There's been a lot of discussion lately about the iPhone OS's lack of multitasking. That is, the iPhone OS can only let one app run at a time, and this is a frustration for many people, myself included.
The introduction of the iPad has led to an increase in this chatter, largely because the assumption is that this device, too, will be limited to (essentially) running only one app at a time.
The iPhone DOES Multitask
To be clear, the iPhone OS supports multitasking just fine. It shares its core with Mac OS X and obviously that runs multiple apps without any concern. The iPhone OS is no different, and many apps DO run in the background including Phone, Mail, Safari and a few others. The problem is these are all Apple's apps, and no third-party apps have been granted permission to do this.
Multitasking Leads to MultiCrashing
I get why Apple is hesitant to allow third party apps to run all the time. Prior to being an iPhone owner, I used a Palm Treo 650 for over two years. It took me (a self-professed geek) close to three months to get that thing to run without crashing multiple times per day (yes, day). The reason for every one of those crashes were third party apps running in the background. I wanted the functionality those apps provided, so I had to run them, and it took me those three months to find the perfect mix before getting it right (and then I didn't change a thing!).
Even though Apple approves every app you can use on your iPhone (another rant for another time), there's still the possibility of one or more of these apps causing some negative condition. That could be a complete crash or it could simply be that the app is so hungry for processor RAM that it causes excessive battery drain or a system slowdown. You, as the user, likely wouldn't know what was causing this, and you'd simply complain that the iPhone is slow or its battery life is even worse than it really is. That's bad for Apple, and these are likely some of the reasons they don't allow more than one third-party app to run at a time.
We Don't Need No Multitasking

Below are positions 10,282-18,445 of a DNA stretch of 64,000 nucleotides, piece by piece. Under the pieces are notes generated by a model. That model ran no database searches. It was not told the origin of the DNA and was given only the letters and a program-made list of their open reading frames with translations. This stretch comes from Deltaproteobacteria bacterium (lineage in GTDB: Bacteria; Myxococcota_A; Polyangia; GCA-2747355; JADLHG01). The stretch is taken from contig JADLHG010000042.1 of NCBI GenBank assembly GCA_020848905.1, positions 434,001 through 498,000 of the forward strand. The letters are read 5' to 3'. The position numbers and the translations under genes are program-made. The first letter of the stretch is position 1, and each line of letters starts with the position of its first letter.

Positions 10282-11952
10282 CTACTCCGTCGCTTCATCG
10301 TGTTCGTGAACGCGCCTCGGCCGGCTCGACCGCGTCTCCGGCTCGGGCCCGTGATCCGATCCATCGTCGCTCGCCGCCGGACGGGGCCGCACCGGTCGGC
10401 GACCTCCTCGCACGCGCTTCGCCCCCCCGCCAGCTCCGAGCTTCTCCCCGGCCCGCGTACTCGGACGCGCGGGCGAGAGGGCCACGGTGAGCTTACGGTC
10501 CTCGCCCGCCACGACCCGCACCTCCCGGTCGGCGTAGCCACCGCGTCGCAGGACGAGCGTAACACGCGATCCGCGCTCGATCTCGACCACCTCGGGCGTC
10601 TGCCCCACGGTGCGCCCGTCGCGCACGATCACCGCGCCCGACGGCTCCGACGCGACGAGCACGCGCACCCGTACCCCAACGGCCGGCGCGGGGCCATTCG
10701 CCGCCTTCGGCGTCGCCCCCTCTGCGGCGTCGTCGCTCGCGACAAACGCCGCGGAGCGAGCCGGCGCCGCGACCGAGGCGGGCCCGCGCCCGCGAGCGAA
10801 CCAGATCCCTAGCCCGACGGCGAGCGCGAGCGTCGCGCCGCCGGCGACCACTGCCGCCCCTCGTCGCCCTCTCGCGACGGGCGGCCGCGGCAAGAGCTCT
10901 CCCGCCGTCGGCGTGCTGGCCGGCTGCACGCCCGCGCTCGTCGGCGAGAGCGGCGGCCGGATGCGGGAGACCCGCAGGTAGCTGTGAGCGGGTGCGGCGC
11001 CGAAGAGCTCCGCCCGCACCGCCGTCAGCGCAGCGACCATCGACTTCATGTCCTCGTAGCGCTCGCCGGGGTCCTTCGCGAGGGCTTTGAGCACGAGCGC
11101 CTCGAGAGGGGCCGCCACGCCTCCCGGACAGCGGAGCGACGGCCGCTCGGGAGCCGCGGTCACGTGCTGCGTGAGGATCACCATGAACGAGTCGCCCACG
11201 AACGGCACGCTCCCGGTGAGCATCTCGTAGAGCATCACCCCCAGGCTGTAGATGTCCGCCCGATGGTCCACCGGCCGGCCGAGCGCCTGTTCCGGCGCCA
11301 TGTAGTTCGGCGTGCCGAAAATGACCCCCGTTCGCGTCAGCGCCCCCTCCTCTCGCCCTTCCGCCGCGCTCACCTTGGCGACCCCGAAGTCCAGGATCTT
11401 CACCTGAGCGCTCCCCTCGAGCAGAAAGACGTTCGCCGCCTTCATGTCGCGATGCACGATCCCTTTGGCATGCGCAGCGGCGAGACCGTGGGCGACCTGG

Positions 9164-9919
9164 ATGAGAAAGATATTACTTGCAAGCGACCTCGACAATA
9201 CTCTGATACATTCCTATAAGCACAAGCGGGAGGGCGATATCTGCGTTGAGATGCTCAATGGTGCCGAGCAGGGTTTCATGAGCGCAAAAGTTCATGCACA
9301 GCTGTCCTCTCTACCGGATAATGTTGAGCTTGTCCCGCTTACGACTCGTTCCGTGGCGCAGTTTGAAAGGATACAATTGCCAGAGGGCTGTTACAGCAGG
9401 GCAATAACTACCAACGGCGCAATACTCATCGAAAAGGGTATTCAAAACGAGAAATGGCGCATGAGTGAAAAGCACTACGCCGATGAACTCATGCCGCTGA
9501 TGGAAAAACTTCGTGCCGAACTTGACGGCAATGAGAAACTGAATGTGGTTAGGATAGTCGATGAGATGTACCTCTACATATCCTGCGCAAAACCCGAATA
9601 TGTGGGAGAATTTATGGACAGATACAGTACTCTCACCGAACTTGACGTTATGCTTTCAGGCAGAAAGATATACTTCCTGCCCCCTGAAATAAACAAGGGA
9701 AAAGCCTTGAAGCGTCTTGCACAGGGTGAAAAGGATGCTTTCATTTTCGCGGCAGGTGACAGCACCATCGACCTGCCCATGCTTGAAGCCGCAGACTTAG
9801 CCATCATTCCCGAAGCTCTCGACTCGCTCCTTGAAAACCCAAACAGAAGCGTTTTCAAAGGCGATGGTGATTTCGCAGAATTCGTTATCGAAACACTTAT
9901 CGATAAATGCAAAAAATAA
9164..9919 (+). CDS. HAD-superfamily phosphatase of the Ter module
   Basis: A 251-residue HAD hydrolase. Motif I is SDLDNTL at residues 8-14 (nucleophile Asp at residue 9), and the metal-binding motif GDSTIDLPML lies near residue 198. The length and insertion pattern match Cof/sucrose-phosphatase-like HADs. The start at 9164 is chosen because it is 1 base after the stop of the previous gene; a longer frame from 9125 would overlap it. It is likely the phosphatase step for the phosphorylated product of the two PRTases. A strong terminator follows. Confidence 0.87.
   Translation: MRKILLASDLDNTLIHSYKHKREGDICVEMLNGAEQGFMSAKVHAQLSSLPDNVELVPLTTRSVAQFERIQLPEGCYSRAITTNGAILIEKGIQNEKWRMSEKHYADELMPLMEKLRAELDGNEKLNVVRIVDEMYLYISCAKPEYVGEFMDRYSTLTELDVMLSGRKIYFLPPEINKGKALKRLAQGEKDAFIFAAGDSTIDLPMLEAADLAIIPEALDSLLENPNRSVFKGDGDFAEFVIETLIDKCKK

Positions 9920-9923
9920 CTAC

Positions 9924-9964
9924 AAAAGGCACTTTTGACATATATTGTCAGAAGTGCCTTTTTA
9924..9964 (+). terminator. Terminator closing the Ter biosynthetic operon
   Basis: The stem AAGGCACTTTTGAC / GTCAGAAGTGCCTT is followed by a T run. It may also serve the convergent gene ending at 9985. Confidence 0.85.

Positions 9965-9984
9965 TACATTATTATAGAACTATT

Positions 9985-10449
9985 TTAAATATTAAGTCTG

The thing is, I'm not sure we really need apps running in the background. Let's think about this: how many apps do you have open right now on your Mac? Of those, how many are actively doing something you care about vs. those that are simply open, waiting at the ready for you to bring them to the front and use? My guess is that for most average users, the only app you care to have running is the one in the front. The rest could very well be frozen in stasis until you bring them to the front to resume your work, right? In fact, that might even be better since that way all of your computer's resources could be devoted to making the frontmost app work the best.
The same is true of the way most of us use the iPhone. We don't need apps to multitask, we simply need apps to sit dormant in the background waiting for us to bring them to the front. This way we don't "lose our place" in the app when we want to go check mail or look something up on the web before returning, and the app doesn't run away with anything in the background.
What About Messaging?
As for all those Twitter, instant-message, or third-party email apps (we just need 'em!) where you may actually want it to poll and process in the background, there are two workarounds here. The first is something Apple has already implemented: push notifications. These are functional, but require a server-side commitment from the developer. I'll be the first to agree that this isn't perfect, but it works. The second is something also already implemented by Apple: To be efficient, Apple's iPhone Mail app can be set to check mail in the background at pre-set intervals, otherwise it, too, basically sits in stasis. Why not let this "polling interval" be usable by many apps. The iPhone OS is event driven, so simply create a new event that says, "hey, wake up and do your thing, but do it quickly or I'll shut you down." Then, every 15, 30, or 60 minutes the iPhone OS tells each app to do its thing and then freezes the app back into stasis when it's done (or when time expires, perhaps after 30 seconds). The apps just have to do their polling, all the screen updates and the rest can simply wait until the next time the app is brought to the forefront.
Don't Forget Memory
Yes, this still leaves the issue of the limited RAM available on the iPhone. Each app in memory (be it active or in stasis) still takes up memory. For this, I think the answer is to invoke some sort of virtual memory system on the iPhone. In a simple example, Apple could allow the operating system to save applications and their memory space off to the Flash storage when in stasis, only to bring it back when requested. Perhaps it would be possible for an app to leave just a bit of code in RAM and the rest in Flash, for those apps that need to use the polling interval model above.
There could even be a fixed limit that keeps a maximum of, say, 5 apps in stasis at any one point in time. I think that's more than enough, and allows us most of what we'd need from "multitasking" while still avoiding the potential pitfalls therein.
We Need Something
Somewhere, somehow, this issue needs to be solved. Especially with the iPad, but even with the iPhone, there are many instances where we want to leave an app in a certain state while we bounce out to check mail, look something up on the web, write in the notepad, or some other quick task before we return to our work. Let's hope Apple figures this out soon, for our sake and theirs.